Referring to FIG. 17B, it is also observed that the decreasing moments of T exactly coincide with the increasing moments of Pd as they should be. The Pd near the starting point is over the target value 0.01 for both schemes AC2 and AC3, because the simulation starts with T=Tinit=100 (BUs). However, as time goes on, Pd eventually goes below 0.01 by the adaptiveness of T.

Another notable thing is that the T in AC2 is higher than that in AC3 in FIG. 17A. In AC2, high T of a cell does not exactly mean that more new calls will be admitted into that cell because the T's of adjacent cells are also considered in T2.

FIGS. 18A and 18B illustrate the relationship between the allocated bandwidths Ca obtained from the same simulation run used for AC2 in FIGS. 17A and 17B.

Referring to FIG. 18A, it can be observed that Ca is rather low even at high T. The severe fluctuation between under-utilization and over-utilization also reflects the characteristic of T2; that is, when any of the six adjacent cells is overloaded, new calls will be blocked irrespective of the T of the current cell. However, in AC3, only the current cell is considered when a new call is tested for admission. As a result, the T of the current cell directly affects the admission test.

Referring to FIG. 18B, it can be seen that Ca in AC3 fluctuates less severely and the pattern of average values is similar to that of T in FIG. 17A. As a whole, these differences make a notable difference in terms of average utilization in FIG. 15B.

C. Comparison of AC3 with Existing Schemes

A comparison will be made between AC3, which performs best among the three proposed schemes, with existing adaptive admission control schemes CS98 and OKS98, respectively.

First, the applicant simulated CS98 and OKS98 with the offered load 3.0, high mobility and F1=1:0, to check the inter-cell fairness.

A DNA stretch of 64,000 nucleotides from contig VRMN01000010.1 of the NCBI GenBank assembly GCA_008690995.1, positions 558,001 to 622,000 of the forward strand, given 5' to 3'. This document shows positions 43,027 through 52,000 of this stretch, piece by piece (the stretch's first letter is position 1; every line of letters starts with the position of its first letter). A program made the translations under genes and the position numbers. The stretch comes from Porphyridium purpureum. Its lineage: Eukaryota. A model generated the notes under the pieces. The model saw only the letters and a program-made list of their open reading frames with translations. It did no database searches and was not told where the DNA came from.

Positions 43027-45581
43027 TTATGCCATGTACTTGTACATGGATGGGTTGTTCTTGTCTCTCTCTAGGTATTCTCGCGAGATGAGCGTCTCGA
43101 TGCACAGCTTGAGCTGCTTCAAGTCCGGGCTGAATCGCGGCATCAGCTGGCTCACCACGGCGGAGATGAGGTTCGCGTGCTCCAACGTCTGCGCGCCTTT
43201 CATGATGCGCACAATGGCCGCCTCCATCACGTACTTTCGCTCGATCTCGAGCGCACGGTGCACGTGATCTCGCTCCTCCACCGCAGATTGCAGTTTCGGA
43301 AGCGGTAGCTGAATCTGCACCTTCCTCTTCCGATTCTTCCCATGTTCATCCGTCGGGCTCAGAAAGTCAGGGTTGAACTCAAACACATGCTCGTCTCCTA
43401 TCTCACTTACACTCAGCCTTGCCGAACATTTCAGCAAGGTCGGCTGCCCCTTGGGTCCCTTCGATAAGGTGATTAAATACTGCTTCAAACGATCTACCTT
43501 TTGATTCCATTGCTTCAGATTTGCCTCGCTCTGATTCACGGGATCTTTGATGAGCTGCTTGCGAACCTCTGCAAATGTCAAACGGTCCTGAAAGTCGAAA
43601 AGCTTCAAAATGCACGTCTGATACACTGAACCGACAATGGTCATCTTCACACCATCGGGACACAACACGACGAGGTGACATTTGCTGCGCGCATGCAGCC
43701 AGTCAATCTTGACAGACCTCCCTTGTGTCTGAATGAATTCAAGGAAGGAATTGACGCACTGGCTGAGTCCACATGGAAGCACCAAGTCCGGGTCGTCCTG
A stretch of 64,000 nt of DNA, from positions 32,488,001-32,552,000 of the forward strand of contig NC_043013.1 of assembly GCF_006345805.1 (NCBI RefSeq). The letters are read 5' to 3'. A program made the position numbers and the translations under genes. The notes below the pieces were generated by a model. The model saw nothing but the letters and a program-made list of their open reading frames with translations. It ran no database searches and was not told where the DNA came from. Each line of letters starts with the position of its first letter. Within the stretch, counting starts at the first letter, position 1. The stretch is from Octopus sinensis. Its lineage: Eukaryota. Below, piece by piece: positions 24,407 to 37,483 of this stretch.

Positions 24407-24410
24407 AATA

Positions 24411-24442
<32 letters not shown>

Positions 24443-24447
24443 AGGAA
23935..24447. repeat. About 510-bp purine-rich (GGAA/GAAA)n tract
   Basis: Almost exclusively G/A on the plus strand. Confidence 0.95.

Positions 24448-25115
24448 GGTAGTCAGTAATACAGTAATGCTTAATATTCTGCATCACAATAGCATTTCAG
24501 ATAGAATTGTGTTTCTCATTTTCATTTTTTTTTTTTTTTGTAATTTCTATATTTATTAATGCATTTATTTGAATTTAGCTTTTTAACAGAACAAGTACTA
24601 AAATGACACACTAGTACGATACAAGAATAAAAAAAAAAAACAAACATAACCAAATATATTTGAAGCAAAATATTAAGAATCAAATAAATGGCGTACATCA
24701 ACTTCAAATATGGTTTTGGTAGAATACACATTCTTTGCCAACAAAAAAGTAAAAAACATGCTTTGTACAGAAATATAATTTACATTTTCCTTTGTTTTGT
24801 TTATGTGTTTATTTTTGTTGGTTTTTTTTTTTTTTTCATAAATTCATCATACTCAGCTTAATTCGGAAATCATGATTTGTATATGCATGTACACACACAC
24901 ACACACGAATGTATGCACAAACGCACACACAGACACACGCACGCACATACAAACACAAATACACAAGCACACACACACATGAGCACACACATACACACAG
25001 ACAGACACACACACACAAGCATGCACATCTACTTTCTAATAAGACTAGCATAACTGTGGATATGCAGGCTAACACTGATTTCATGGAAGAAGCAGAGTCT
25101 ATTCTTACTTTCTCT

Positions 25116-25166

FIGS. 19A and 19B illustrate the relationship between the probabilities Pb and Pd, and the threshold T of each cell at the end of simulations for CS98 and OKS98.

Referring to FIGS. 19A and 19B, in OKS98, Pb, Pd and T fluctuate severely like AC1, because OKS98 adjusts the reserved bandwidth R (=C−T) without considering the status of adjacent cells. However, CS98 solves this inter-cell unfairness problem because its admission test is similar to that of AC2. For this reason, OKS98 is omitted henceforth and consideration is focused on the comparison of AC3 and CS98.

FIGS. 20A and 20B illustrate the relationship between Pb and Pd, and the utilization versus the offered load with high mobility for F1=1.0 and 0.5.

Referring to FIGS. 20A and 20B, both schemes of AC3 and CS98 satisfy the QoS constraint; Pd's are kept below 0.01. In terms of Pb and the utilization, both schemes show higher Pb and lower utilization for F1=0.5 than for F1=1.0, since the more video calls exist, the more bandwidth is needed. It can also be seen that the utilization in AC3 is higher than that in CS98 for each value of F1.

To illustrate the remarkable differences between CS98 and AC3 in terms of utilization, the applicant also investigated the detailed operations of CS98 in a specific cell.

FIGS. 21A and 21B illustrate a time estimation window Test and reserved bandwidth R, and Ca in cell 0 while increasing time, for the offered load=3.0 with high mobility for F1=1.0.